If you have become disabled and are unable to work, you may be applying for or already receiving Social Security Disability benefits. Once on Social Security, many people wonder whether these benefits are permanent. The short answer is that it depends.
While some people may qualify for permanent benefits, others may only receive benefits temporarily. During a continuing eligibility review, the Social Security Administration will determine the extent of your disability and whether or not you are eligible to continue receiving benefits.
To learn more about your rights to benefits, please contact our knowledgeable disability attorneys today.
Definition of Disabled
The Social Security Administration will determine that you suffer from a total disability if:
- You cannot perform the same type of work you did before.
- You cannot perform other types of work due to your disability.
- The disability has lasted for more than one year or is expected to last more than one year or result in death
The SSA takes these rules very seriously. A person must meet all three of the above criteria in order to qualify for disability benefits.
When Disability Benefits are Permanent
Social Security Disability benefits do not work the same for everyone. Some people will only receive benefits temporarily, while others will receive them on a permanent basis. How long benefits will last depends on the severity of your condition. When a case is labeled as MIE, or Medical Improvement Expected, benefits are not permanent. This category means that the SSA has determined that a condition will improve and the recipient is subject to a continuing eligibility review. If the condition has improved at the time of review, benefits will stop. If there has been little improvement and you still cannot return to work, you will continue receiving benefits. Another review will then be held in six to 18 months.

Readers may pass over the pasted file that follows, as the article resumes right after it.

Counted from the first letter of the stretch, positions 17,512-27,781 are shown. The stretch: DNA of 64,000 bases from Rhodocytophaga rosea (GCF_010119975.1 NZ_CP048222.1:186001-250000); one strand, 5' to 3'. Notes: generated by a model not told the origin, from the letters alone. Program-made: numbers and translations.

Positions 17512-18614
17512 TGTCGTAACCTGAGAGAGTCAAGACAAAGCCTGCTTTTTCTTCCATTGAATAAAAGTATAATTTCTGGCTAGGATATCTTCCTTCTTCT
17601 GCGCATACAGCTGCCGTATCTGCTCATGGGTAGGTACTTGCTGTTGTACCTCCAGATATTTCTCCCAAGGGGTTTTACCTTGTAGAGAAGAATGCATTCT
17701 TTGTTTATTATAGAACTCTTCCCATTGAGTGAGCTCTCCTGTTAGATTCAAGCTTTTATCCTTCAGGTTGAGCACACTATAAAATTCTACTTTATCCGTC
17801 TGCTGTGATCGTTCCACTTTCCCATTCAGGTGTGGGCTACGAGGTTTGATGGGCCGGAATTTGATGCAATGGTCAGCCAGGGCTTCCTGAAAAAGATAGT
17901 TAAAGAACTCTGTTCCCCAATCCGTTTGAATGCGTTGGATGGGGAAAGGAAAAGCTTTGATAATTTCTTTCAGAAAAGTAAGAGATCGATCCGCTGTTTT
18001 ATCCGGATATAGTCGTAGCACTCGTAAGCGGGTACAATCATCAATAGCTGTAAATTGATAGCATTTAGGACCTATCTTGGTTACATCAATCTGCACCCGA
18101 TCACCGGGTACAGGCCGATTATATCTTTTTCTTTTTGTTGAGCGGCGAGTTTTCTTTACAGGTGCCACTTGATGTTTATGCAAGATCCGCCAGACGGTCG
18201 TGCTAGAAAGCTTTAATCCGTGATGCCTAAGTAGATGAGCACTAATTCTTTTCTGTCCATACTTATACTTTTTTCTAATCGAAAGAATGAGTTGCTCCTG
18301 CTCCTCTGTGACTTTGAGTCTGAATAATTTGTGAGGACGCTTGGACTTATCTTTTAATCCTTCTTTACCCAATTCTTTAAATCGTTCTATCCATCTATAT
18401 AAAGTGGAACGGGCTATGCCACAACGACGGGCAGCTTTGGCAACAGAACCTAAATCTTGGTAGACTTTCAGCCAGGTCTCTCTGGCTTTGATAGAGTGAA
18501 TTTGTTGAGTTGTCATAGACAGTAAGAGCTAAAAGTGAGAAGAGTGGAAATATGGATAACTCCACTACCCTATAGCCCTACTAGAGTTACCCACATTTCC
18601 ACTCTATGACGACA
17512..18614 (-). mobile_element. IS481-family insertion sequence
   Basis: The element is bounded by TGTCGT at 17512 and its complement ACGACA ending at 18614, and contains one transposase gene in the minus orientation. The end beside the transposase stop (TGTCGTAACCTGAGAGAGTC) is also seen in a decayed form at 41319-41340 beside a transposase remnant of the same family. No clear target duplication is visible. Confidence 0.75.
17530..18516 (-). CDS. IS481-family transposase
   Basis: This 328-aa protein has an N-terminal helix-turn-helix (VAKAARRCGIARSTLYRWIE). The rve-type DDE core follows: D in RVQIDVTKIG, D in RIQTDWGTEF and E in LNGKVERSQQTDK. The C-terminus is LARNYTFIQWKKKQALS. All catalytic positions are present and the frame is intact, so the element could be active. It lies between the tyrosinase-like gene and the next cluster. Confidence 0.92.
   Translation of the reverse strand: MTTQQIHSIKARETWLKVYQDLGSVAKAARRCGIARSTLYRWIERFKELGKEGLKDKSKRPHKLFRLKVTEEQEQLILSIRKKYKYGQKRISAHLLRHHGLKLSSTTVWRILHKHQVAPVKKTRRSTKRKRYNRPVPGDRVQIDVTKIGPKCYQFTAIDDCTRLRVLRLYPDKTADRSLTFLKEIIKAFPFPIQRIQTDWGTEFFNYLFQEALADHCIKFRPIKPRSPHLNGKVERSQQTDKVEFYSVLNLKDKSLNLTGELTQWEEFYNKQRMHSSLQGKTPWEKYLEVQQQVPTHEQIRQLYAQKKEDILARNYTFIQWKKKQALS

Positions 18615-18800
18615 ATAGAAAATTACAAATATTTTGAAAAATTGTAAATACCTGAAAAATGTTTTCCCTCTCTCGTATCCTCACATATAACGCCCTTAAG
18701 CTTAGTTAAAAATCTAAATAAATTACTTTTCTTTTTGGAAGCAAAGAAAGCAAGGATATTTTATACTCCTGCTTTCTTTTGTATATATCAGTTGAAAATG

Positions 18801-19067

The SSA may also label a case MIP, or Medical Improvement Possible. In these cases, the SSA understands that while a condition may get better, it’s unlikely to. Recipients in these cases will still have to undergo a continuing eligibility review, but it won’t happen for another two to five years.
In the worst medical cases, the SSA will label the recipient as MINE, or Medical Improvement Not Expected. Conditions given this designation are the worst, and the SSA does not think the condition will ever improve. Even though the SSA has made that designation, though, the recipient is still subject to continuing eligibility reviews, but they will happen every five to seven years. When a person reaches retirement age, these benefits then automatically convert to Social Security retirement benefits, but the amount remains the same.
Need Help with Your Social Security Disability Claim?
Applying for Social Security Disability benefits is a long and arduous process. The SSA denies more applications than it approves. Most applicants must go through the appeals process before receiving benefits. It’s for these reasons that no one should go through this process on their own. Instead, they should speak to an experienced South Carolina SSD attorney for help.
If you are applying for Social Security Disability benefits, contact us today at Land, Parker & Welch. We can help you file your initial application, guide you through the appeals process, and answer any questions you have. We know how difficult it is to get the benefits you need, and we know how to help. Call us today or fill out our online form to learn more.